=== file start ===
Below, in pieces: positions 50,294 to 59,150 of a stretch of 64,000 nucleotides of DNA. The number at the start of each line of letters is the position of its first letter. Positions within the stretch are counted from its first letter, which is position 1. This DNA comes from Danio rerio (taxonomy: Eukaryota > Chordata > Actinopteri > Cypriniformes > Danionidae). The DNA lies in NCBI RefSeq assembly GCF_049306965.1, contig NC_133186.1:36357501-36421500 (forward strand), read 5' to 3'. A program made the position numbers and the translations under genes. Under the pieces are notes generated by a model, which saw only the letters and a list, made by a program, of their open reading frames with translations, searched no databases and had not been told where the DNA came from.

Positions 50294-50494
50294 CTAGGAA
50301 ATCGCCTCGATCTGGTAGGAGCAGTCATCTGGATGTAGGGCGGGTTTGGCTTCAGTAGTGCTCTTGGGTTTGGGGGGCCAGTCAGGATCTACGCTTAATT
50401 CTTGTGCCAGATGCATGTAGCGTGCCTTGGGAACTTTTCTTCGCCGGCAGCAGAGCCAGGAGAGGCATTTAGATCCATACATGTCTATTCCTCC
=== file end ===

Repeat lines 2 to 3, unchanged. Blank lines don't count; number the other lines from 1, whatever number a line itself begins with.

Positions 50294-50494
50294 CTAGGAA